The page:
The incidence of prostate cancer (PCa) in Australia and New Zealand is one of the highest worldwide1 . Prostate cancer has the propensity to metastasize to bone, which leads to skeletal related events namely bone pain2 . The skeletal metastases observed in this disease are characteristically blastic with increased local bone density demonstrable on imaging3 . Once patients with advanced PCa are prescribed androgen deprivation therapy (ADT) significant bone loss is observed (2-4% within 12 months of initiation) which leads to osteoporosis4 . While most research in PCa and bone health focuses on declining bone mass, few studies have investigated the effects of PCa prior to ADT initiation on bone mineral density (BMD).
In order to explore the possible effects of PCa on BMD prior to ADT commencement, data from the Dubbo Osteoporosis Epidemiology Study (DOES) was analysed. Lumbar spine BMD and femoral neck BMD in participants with incident PCa (n=36) were compared to the remaining male DOES cohort (n=701).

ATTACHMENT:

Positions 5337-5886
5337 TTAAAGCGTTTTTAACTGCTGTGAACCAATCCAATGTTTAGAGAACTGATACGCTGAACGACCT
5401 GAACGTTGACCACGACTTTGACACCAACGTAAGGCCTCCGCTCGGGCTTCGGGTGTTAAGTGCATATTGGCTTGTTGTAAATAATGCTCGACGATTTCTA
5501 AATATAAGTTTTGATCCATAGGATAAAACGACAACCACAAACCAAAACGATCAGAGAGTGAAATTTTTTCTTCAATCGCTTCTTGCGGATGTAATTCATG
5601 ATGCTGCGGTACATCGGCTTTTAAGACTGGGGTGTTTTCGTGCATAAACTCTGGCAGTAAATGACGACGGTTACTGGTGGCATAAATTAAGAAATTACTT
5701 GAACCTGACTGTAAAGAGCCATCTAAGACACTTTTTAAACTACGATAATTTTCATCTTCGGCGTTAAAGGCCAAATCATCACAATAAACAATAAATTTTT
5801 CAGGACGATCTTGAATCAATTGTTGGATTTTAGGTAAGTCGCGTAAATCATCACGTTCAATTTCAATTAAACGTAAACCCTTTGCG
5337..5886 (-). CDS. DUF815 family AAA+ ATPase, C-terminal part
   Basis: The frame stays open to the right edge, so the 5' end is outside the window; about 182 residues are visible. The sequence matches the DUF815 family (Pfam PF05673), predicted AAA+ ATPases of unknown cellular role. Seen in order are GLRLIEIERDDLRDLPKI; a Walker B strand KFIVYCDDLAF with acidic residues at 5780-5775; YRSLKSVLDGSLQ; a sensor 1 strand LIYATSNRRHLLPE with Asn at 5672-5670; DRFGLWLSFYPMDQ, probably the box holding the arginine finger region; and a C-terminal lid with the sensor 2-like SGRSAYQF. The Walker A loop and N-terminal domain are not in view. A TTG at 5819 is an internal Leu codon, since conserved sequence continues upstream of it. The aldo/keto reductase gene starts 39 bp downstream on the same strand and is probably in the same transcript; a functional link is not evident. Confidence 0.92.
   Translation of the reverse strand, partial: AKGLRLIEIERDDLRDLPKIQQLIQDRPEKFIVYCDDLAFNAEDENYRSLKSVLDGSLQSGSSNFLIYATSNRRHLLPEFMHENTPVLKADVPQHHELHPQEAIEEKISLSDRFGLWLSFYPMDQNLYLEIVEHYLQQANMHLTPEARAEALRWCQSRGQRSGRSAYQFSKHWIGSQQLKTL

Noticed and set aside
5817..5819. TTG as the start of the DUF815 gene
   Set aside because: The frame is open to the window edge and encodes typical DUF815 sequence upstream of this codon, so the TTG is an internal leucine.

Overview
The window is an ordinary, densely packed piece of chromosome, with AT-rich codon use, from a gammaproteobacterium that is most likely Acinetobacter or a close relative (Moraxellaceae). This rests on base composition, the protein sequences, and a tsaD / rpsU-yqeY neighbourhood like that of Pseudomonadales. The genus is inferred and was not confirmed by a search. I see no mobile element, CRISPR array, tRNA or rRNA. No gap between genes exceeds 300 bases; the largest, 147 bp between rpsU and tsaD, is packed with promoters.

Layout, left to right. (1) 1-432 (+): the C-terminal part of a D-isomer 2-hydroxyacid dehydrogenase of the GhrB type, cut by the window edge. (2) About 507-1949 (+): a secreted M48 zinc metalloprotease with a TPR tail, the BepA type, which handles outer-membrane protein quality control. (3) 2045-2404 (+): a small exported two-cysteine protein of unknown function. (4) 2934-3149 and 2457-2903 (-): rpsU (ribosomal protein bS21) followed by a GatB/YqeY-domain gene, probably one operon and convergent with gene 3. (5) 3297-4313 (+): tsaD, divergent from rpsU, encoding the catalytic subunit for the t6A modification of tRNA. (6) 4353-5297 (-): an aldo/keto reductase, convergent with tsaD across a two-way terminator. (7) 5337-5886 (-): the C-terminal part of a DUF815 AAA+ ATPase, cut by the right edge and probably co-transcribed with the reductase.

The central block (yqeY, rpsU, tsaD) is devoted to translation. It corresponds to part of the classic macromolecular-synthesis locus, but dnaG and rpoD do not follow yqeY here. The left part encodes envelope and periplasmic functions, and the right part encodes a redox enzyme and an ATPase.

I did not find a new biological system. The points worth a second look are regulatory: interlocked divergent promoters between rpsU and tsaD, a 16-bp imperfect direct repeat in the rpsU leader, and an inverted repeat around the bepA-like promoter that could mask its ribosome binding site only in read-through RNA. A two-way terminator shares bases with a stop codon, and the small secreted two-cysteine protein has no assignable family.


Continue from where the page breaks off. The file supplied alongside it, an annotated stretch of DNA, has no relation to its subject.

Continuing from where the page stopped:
Lumbar spine BMD was highest among PCa participants not on ADT (1.40g/cm2) followed by controls (1.29g/cm2) and PCa participants on ADT (1.21g/cm2). A similar trend was observed at the femoral neck. Although the differences in BMD are not statistically different (P>0.05), they are clinically significant as they are close to the standard deviation (0.135g/cm2) used to derive the T-score, which is used to diagnose osteoporosis. Interestingly, the magnitude of the difference in BMD is not observed when comparing baseline BMD of participants who will later develop PCa with controls (1.26g/cm2 v/s 1.26g/cm2 at lumbar spine, P>0.05).
The data presented here reinforce the osteosclerotic effects of PCa while indicating that such effects may occur prior to metastasis. This may warrant monitoring of BMD prior to ADT initiation in this group of patients.